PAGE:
Thank you very much, Mr. Gurria, Secretary General Gaviria, President Zedillo, distinguished permanent representatives of the Organization of American States, to all my fellow Americans who are here, and especially to two Members of our Congress, Senator Dodd and Congressman Gilman.
Today our 34 democracies are speaking with one voice, acting with one conviction, leading toward one goal, to stem the flow of illegal guns, ammunitions, and explosives in our hemisphere. Three years ago at the United Nations, the United States called on others to work with us to shut down the gray markets that outfit terrorists, drug traffickers, and criminals with guns.
Here at home we have prohibited arms dealers from acting as middlemen for illicit sales overseas, strengthened residency requirements for gun purchasers, banned foreign visitors from buying guns here in the United States, tightened export licenses to make sure that legally exported weapons are not diverted to illegal uses. But in an era where our borders are all more open to the flow of legitimate commerce, problems like trafficking in weapons and explosives simply cannot be solved by one nation alone.
Last May in Mexico, President Zedillo and I pledged to work together for a hemispherewide agreement to curb the illegal arms trade. I thank President Zedillo for Mexico's leadership. Mr. Secretary General, I thank you and the OAS member states for concluding this agreement in record time. We understand the magnitude of the problem. In the last year alone, thousands of handguns and rifles, hundreds of thousands of rounds of ammunition destined for illegal export have been seized in our nations.
The illegal export of firearms is indeed not just a hemispheric but a worldwide problem and demands an international response. Last year, the United States Bureau of Alcohol, Tobacco and Firearms received approximately 30,000 requests just from OAS member states to trace weapons used in crimes. Gun trafficking is an issue of national security for all of us and a matter of neighborhood security for the Americas.
This convention will neither discourage nor diminish the lawful sale, ownership, or use of guns, but it will help us to fight the unlawful trade in guns that contributes to the violence associated here in America with drugs and gangs.
If we want also here in America to see the powerful trend of democracy and free markets and peace in our hemisphere continue, we must also help our neighbors to fight the illegal trade in guns so that the foundations of democracies will not be eroded by violent crime and corruption.
Now, this convention mandates four key steps to achieve our common goals:
First, it requires countries to establish and maintain a strong system of export, import, and international transit licenses for arms, ammunitions, and explosives to make sure that weapons won't move without explicit permission from all the countries concerned.
Second, other nations will join us in putting markings on firearms, not only when they're made but also when they're imported. If guns are diverted from legal purposes, we will then be better able to trace their path and find out exactly when and how they got into the wrong hands.
Third, nations will adopt laws that criminalize illicit arms production and sales as we have already done, so that those who seek to profit from illegal trade in guns know they will pay a stiff penalty in jail.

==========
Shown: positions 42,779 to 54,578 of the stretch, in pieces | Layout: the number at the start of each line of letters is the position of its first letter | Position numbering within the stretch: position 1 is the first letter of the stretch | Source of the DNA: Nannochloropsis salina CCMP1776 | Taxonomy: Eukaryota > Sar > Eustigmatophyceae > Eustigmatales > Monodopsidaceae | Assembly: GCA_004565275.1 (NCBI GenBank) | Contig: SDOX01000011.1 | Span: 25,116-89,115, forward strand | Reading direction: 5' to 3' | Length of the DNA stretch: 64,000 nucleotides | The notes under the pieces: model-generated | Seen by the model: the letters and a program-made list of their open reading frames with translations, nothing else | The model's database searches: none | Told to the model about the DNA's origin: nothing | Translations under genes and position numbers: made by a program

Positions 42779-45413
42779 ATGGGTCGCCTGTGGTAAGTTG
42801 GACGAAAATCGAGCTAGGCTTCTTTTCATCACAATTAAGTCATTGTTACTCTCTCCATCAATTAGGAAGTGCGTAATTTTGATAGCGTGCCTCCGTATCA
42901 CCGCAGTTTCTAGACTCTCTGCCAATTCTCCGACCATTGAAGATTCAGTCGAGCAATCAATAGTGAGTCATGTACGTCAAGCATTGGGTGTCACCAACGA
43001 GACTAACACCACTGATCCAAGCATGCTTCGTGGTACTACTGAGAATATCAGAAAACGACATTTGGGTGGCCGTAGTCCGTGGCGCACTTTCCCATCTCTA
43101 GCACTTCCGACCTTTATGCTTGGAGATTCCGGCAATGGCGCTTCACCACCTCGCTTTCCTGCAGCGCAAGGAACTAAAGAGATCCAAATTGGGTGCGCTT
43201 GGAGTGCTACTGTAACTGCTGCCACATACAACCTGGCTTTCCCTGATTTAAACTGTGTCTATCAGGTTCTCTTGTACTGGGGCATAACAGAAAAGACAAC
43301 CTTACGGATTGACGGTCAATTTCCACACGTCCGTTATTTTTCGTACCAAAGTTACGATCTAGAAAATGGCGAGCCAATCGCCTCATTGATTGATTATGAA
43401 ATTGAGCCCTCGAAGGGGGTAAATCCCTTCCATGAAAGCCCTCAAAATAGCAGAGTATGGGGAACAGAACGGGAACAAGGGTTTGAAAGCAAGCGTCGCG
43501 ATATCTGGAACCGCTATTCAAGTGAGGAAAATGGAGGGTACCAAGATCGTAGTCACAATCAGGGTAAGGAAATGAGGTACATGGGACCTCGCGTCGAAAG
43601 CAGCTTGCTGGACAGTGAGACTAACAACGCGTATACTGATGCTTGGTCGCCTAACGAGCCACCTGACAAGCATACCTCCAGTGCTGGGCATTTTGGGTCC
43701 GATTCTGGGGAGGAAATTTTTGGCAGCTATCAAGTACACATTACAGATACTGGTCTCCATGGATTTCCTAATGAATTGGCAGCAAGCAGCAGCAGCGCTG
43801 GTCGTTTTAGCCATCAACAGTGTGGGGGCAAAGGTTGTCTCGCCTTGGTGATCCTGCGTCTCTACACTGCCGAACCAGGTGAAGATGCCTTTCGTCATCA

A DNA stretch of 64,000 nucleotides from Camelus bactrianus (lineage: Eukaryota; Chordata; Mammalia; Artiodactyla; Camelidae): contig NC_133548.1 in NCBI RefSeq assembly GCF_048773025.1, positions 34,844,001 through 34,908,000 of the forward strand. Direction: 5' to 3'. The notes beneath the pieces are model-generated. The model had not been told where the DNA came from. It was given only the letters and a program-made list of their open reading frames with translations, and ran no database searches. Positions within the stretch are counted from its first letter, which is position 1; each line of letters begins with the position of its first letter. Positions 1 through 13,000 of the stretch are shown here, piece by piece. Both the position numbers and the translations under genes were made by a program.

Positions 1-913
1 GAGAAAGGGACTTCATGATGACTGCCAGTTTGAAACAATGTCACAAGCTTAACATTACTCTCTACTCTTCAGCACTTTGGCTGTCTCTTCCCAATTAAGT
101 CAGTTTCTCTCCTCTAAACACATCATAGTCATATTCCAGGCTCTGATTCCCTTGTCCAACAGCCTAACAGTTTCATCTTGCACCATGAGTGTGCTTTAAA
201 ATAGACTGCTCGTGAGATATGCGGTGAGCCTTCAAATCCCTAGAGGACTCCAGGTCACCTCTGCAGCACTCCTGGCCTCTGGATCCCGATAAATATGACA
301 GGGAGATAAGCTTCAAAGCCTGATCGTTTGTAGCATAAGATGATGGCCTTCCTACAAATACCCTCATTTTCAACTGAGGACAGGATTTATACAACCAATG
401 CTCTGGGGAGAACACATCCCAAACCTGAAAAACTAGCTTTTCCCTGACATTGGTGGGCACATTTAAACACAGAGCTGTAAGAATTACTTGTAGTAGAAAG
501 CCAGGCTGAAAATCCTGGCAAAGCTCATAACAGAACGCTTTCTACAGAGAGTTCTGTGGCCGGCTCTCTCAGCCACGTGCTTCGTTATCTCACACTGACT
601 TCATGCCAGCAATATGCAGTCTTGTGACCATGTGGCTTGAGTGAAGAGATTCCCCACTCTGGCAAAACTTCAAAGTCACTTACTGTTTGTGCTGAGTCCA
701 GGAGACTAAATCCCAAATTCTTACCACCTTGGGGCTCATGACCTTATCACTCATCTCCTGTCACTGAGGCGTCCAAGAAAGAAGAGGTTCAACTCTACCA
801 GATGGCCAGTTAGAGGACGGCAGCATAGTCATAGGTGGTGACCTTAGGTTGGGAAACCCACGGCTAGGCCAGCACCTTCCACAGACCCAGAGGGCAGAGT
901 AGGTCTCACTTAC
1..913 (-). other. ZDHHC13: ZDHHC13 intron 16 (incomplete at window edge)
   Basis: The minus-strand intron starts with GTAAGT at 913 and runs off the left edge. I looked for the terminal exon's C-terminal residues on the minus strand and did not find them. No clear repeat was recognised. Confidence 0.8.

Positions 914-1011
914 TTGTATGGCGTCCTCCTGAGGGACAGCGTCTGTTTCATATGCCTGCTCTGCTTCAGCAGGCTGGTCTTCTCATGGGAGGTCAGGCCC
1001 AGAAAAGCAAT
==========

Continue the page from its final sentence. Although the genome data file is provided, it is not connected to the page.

Fourth, we will step up every level of information sharing from common routes used by arms traffickers to ways that smugglers are concealing their guns and tips on how to detect them. If we work together, we can put the black market in weapons out of business.
Let me say in a larger sense to all of you that this agreement underscores the new spirit of the Americas and the new dynamism of this organization. The mood of the negotiations was not one of recrimination but of cooperation on behalf of a common goal. We need more of that. Our hemisphere is setting a new standard for the world in taking on global challenges, last year with our pathbreaking convention against corruption, today with this arms trafficking agreement. Together, we're showing the way of the 21st century world: democratic partners working together to improve the prosperity and security of all their people.
I'm especially pleased to be joined today, and to join you today, with President Zedillo. The United States and Mexico are working hard to forge a true partnership founded on mutual respect, a partnership as broad as our border is long. We see it taking shape in the creation of NAFTA, in our common commitment to the firearms convention, in our alliance against drugtrafficking, in our work with other American nations to increase multilateral cooperation and strengthen our hemispheric institutions to combat the scourge of drugs.
Over the last 2 days, the United States and Mexico have reached an agreement on extradition that will allow cross-border criminals to be tried in both countries while the evidence is still fresh. We've pledged to build a new Rio Grande bridge to help link our people together. We've taken an important step to fully demarcate our common border and agreed to promote environmental commercial cooperation. We've agreed also to work together to combat climate change, because developed and developing countries must reduce greenhouse gas emissions, together, that are warming the atmosphere.
Witnessing the signing of this important convention, I am especially proud of the renewed vitality of the OAS and the renewed deep cooperation between the United States and Mexico. It can make a difference for our entire community of nations, to build a better, safer future for all our people.
And now I'd like to ask you to join me in welcoming our good friend President Ernesto Zedillo of Mexico.